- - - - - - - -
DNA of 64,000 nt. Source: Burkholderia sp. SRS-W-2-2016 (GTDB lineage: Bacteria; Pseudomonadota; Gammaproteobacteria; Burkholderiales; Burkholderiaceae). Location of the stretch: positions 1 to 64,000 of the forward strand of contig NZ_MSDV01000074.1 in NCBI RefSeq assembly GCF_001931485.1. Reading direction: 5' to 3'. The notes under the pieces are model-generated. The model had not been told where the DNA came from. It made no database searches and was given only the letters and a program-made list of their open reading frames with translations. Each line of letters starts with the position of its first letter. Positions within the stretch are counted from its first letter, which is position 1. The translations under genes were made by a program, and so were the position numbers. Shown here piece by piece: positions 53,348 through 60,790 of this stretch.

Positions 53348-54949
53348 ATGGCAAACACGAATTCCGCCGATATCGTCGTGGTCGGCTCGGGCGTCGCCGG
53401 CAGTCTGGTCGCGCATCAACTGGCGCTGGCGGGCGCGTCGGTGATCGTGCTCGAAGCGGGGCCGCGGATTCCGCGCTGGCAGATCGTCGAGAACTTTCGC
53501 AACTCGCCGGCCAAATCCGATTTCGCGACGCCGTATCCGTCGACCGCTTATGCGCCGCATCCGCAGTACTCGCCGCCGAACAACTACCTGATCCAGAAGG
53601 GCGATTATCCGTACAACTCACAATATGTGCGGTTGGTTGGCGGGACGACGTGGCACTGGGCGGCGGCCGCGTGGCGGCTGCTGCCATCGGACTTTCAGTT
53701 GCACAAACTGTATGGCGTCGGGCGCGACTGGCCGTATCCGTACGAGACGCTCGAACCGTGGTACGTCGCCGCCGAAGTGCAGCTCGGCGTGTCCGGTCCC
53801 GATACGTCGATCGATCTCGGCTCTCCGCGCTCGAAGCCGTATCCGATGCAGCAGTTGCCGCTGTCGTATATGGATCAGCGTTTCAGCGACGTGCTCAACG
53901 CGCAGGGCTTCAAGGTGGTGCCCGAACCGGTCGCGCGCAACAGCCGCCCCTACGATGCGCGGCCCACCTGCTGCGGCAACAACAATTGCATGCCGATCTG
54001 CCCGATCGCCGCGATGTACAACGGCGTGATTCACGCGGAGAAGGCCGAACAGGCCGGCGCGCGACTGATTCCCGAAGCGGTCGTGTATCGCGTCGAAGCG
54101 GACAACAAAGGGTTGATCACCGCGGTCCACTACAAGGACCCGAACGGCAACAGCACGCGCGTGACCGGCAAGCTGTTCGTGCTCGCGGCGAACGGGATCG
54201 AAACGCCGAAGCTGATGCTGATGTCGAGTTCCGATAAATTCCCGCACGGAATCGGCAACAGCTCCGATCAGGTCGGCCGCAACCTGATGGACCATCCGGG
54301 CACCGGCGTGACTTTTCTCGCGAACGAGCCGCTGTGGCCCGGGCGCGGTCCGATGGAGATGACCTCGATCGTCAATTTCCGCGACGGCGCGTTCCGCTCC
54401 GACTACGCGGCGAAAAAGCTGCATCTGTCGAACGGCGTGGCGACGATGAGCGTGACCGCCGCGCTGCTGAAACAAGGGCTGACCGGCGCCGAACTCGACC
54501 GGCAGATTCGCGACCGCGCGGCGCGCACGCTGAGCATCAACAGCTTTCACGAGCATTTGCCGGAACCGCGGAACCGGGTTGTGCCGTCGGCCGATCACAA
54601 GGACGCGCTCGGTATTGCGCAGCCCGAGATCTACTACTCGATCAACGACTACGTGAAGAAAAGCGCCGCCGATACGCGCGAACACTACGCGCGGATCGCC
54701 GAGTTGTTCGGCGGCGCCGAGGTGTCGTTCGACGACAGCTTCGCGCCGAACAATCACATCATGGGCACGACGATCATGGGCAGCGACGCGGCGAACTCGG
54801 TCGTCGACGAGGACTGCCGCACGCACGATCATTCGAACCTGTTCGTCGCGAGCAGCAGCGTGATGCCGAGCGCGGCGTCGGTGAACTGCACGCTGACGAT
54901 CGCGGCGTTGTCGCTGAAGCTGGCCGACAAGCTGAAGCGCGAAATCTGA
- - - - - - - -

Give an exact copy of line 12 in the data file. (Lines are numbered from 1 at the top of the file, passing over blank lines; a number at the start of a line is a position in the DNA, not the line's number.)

54201 AAACGCCGAAGCTGATGCTGATGTCGAGTTCCGATAAATTCCCGCACGGAATCGGCAACAGCTCCGATCAGGTCGGCCGCAACCTGATGGACCATCCGGG